Ikea Food Market and Ikea restaurant have temporarily stopped selling meatballs while they do DNA testing on them. After the recent controversy in Europe where horse meat was found in beef products they have taken extra caution to make sure that it has not affected their products in Malaysia.
‘Meatballs sold in Ikea Malaysia contain only beef from Australia’, said store manager, Roszalena Mashurdin. ‘None of our ingredients are produced by affected suppliers’, she said. ‘We do not tolerate any other ingredients than the ones stipulated in our recipes or specifications, secured through set standards, certifications and product analysis by accredited laboratories.’
Rozalena said that they hope to have the test results back next week to confirm that there are no indications of horse meat in the meatballs.
She said that the meatballs are Halal certified and produced in Malaysia.
SECOND ARTICLE – 27 February 2013
Ikea meatballs contain horse meat
STOCKHOLM – The producer of Ikea meatballs withdrawn from shelves in Thailand and two dozen other countries has found horsemeat in its products, the national food agency SLA said Wednesday.
The agency was informed by Swedish company Dafgaard that its own tests had “confirmed the presence of equine DNA”, a spokeswoman for the agency said.
Dafgaard was unavailable for comment.
The Swedish furniture giant said Tuesday it had pulled one-kilogramme bags of frozen meatballs off its shelves at the Bang Na Mega Mall, and in 24 other countries. In Thailand, the meatballs were available in frozen, one-kilo packets to take home, and in a meal served at the Ikea food court for 185 baht.
The other countries are Poland, Austria, Hungary, the Dominican Republic, Britain, Portugal, Finland, Germany, Italy, Denmark, the Netherlands, Belgium, Romania, Slovakia, the Czech Republic, Sweden, Spain, Bulgaria, Greece, Hong Kong, France, Cyprus, Ireland and Malaysia.
Dafgaard announced on Tuesday that it had found no horsemeat in 320 of its products it tested, but said it had not yet received results from tests on the meat in which Czech food safety authorities found equine DNA.
It was unclear whether the positive results announced Wednesday came from the same batch of meat tested in the Czech Republic.
Ikea was also expecting its own test results on the meatballs to be completed on Wednesday.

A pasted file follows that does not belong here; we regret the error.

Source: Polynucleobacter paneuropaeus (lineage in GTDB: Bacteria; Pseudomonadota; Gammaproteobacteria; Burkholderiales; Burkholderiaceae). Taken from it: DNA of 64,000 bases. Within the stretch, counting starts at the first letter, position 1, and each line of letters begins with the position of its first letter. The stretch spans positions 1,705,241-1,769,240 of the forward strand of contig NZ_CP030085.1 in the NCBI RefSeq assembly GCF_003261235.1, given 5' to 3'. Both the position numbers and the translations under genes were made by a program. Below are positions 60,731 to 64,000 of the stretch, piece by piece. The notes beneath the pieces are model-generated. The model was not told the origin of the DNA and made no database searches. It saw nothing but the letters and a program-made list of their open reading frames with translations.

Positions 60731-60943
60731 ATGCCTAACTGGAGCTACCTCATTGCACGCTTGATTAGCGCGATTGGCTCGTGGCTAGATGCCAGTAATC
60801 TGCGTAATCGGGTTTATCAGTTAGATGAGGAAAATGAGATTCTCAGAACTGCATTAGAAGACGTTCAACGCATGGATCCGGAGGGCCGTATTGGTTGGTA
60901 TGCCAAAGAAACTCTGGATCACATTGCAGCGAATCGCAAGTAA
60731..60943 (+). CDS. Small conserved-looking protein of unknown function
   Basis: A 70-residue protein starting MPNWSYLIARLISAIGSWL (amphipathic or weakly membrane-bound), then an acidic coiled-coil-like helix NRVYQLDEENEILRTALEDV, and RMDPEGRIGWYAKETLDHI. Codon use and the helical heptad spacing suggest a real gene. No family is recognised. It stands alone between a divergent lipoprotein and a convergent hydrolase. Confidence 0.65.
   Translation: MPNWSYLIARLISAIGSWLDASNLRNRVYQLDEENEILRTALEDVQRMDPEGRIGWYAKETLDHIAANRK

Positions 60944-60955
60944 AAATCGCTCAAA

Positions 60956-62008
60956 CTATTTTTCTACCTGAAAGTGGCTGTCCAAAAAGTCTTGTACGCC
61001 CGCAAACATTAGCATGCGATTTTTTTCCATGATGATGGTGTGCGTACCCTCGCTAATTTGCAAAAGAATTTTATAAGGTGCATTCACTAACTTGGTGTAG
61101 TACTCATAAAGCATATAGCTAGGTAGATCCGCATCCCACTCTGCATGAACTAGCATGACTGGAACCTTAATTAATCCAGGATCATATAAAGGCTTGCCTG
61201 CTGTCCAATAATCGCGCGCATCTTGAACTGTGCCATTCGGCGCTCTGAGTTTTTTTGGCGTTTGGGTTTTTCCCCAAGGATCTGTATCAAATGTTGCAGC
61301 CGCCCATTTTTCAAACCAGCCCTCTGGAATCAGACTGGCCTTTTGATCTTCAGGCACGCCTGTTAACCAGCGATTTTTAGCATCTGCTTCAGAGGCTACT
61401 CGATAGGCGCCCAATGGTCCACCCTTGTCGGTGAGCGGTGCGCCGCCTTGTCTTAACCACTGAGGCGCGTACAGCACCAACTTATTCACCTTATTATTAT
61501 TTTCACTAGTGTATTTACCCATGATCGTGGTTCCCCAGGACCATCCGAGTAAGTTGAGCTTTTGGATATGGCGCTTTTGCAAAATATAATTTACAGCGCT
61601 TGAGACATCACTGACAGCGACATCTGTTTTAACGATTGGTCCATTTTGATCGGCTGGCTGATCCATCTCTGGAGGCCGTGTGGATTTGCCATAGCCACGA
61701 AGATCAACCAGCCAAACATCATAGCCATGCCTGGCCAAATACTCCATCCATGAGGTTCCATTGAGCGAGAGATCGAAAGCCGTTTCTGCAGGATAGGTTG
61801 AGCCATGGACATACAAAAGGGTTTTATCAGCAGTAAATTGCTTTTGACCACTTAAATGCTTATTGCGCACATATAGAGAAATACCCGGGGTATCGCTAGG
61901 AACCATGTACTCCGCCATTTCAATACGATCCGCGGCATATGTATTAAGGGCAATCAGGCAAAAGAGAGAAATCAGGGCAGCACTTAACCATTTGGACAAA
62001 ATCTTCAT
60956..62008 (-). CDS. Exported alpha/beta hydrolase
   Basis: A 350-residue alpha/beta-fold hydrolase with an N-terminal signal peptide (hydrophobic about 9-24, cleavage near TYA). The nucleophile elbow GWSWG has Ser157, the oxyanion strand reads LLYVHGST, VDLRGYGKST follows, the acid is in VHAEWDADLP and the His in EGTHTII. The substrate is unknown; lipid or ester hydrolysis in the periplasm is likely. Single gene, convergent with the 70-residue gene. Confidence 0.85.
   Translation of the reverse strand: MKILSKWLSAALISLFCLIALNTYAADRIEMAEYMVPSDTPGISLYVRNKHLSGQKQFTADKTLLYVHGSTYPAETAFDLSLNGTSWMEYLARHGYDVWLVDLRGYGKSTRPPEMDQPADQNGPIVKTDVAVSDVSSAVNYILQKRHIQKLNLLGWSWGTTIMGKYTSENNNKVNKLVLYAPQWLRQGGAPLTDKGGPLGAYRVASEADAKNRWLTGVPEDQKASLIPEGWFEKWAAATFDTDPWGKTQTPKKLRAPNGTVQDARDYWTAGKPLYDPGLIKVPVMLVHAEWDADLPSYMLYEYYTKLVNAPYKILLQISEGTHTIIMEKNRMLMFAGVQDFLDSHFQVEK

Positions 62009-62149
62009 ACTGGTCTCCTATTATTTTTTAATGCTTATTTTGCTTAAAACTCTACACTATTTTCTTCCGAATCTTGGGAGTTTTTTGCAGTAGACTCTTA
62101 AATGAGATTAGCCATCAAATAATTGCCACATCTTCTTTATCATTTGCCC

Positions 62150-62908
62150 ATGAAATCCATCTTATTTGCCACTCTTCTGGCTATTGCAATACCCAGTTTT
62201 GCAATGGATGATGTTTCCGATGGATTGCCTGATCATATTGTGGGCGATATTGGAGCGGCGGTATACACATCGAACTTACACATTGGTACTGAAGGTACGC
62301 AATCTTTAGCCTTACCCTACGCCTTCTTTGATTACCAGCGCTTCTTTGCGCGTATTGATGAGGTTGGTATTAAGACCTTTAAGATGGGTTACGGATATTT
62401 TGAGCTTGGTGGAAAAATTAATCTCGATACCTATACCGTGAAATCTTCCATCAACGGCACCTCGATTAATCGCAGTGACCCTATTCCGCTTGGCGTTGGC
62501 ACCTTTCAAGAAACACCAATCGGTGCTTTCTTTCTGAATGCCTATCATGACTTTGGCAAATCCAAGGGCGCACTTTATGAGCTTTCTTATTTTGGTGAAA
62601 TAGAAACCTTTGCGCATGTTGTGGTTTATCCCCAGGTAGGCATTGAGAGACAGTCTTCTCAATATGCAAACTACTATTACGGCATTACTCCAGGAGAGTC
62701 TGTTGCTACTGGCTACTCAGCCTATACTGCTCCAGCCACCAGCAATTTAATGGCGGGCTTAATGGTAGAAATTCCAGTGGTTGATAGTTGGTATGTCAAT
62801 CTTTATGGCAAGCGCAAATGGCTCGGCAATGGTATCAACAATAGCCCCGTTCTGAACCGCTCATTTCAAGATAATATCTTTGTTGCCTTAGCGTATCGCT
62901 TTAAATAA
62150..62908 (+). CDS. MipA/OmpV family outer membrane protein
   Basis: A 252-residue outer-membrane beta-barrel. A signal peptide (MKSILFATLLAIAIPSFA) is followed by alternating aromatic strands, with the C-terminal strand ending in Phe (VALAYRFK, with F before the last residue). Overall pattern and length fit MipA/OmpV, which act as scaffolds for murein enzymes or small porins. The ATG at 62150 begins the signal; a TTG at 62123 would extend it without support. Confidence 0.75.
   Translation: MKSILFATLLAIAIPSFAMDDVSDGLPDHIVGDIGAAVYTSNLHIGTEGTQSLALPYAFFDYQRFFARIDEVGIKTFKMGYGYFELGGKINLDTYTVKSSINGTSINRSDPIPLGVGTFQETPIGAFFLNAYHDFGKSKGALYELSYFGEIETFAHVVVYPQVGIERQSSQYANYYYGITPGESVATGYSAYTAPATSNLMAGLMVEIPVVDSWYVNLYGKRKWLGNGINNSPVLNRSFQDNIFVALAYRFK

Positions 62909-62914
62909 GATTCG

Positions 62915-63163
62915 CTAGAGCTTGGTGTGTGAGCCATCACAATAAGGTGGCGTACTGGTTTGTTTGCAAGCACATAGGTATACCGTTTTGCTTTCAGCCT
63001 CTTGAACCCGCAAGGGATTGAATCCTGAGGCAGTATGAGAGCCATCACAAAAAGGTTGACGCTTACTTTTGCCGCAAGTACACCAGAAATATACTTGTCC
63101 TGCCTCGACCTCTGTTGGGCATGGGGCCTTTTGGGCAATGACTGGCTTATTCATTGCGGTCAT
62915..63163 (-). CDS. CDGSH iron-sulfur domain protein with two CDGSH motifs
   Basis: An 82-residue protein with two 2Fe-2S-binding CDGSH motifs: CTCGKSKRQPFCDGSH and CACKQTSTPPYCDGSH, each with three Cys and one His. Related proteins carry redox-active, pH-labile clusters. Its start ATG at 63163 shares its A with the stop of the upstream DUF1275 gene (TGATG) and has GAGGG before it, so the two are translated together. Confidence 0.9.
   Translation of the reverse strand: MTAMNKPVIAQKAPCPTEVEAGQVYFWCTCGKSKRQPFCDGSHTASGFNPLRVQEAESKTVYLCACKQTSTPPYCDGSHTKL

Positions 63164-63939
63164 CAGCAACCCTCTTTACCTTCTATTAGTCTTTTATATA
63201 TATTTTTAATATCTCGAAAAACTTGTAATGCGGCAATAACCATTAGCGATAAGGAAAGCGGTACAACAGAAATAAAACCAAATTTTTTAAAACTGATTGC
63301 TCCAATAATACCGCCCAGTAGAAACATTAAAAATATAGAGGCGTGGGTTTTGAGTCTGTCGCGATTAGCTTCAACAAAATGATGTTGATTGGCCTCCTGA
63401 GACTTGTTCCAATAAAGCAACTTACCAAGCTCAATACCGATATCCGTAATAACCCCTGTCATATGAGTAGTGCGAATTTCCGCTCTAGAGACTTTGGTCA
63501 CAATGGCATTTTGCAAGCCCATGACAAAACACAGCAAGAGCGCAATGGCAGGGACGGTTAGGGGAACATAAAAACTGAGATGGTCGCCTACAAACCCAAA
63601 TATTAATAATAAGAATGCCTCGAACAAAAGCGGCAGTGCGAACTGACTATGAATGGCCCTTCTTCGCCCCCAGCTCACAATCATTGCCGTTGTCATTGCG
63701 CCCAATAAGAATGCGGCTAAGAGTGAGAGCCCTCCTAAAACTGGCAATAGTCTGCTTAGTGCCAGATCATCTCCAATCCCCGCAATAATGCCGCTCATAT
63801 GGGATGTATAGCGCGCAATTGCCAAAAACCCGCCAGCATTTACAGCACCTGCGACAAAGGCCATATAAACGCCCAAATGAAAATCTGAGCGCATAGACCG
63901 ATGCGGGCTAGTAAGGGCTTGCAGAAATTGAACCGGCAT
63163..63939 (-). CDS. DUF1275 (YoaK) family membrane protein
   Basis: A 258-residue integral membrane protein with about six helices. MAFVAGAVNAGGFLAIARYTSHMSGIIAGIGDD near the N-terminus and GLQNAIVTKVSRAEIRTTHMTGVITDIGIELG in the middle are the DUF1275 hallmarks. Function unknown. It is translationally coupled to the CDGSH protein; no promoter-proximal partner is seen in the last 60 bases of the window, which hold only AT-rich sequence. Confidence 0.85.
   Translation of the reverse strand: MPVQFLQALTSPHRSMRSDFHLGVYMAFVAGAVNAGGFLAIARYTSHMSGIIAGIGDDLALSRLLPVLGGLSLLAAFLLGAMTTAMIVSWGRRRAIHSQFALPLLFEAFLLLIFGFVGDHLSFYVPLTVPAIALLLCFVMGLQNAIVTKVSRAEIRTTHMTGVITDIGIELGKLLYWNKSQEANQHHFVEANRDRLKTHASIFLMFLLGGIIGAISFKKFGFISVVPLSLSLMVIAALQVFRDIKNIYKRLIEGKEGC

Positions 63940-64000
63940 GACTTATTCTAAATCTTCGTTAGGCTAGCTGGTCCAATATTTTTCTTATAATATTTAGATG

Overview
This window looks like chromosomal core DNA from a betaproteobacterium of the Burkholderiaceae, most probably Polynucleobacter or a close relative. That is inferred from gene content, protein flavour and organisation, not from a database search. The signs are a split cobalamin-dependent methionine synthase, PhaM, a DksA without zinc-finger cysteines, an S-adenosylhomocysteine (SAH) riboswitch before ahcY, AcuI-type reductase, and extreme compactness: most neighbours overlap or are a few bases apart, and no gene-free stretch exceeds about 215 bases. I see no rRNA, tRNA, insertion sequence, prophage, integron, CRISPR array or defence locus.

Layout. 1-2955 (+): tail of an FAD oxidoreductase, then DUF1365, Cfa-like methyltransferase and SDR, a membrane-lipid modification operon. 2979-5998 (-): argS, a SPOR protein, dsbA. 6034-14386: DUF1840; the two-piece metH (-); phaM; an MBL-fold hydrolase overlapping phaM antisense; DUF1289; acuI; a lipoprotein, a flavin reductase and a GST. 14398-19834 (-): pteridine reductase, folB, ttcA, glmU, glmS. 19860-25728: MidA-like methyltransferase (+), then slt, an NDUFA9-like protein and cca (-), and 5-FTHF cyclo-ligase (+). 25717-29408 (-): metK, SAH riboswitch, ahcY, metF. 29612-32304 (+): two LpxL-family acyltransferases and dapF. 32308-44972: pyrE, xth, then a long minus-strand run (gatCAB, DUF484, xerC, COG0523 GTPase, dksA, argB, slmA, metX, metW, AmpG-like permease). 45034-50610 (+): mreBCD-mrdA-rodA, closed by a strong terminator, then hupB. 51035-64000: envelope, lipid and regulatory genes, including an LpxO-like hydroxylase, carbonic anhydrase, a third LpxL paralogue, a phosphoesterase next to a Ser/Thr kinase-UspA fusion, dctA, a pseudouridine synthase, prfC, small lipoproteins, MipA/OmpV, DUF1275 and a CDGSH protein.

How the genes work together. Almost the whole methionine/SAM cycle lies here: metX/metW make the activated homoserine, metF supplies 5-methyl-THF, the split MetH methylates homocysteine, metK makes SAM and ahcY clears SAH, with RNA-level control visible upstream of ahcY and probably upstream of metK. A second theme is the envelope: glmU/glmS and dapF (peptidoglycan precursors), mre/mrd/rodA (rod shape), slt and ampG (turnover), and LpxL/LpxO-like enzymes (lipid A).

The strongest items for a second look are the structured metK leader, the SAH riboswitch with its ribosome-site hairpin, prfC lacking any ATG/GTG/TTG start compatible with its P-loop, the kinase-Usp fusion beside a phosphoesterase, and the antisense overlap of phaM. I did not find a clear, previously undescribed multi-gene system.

Swedish news agency TT reported the level of horsemeat found was between one and 10 per cent, which is higher than the level usually considered to be the result of contamination in a slaughterhouse.
Ikea was the latest group to become caught up in a Europe-wide scandal over horsemeat in food products that erupted in January when horse DNA was detected in beefburgers in Britain and Ireland.
THIRD ARTICLE – 2 March 2013
Dubai: Meatballs on menu are halal, Ikea says
Dubai: Ikea UAE said it is sending a batch of meat products for tests in Abu Dhabi as an “extra-precautionary” step to further confirm there is no horsemeat in beef meatballs being served to customers visiting its stores in the UAE.
The move follows Ikea’s recent recall of meatballs from sale in 14 European countries after checks in the Czech Republic revealed horsemeat traces in a batch produced in Sweden.
An Ikea official in the furniture giant’s home country of Sweden earlier told Gulf News that the developments in Europe had no bearing on the UAE.
In a statement on Thursday, Ikea UAE added: “The trust of our customers is of utmost importance to us, which is why last week we have taken extra-precautionary measures by sending a batch for DNA laboratory testing in Abu Dhabi. We expect test results next week to confirm that there are no indications of any ingredients than the ones stipulated in our recipes and specifications.”
Meatballs served at Ikea’s UAE stores are halal certified and imported from Saudi Arabia, not Europe, the statement said. The company claimed the meatballs are produced under licence by “a highly reputable company” in Saudi Arabia called Premier Foods Industries.
The meat used in the Saudi Arabian production is sourced from “accredited halal suppliers” in Australia — not from the same source as the packaged meatballs from the Swedish.
Ikea UAE said it takes “utmost care to ensure that the meatballs are prepared in a halal manner and therefore does not follow the Swedish recipe. The situation in Europe does not affect meatballs sold at Ikea UAE. Ikea is committed to serving and selling high-quality food that is safe, healthy and produced with care for the environment and the people who produce it. We do not tolerate any other ingredients than the ones stipulated in our recipes or specifications, secured through set standards, certifications and product analysis by accreditedlaboratories.”
Meatballs were being served on Tuesday at the Dubai Ikea store where employees assured one customer that the meat was prepared according to halal standards, with halal frozen cooked meatballs from Saudi Arabia also sold.
A growing number of companies have been affected by the horsemeat scandal in Europe, with similar developments reported in South Africa more recently.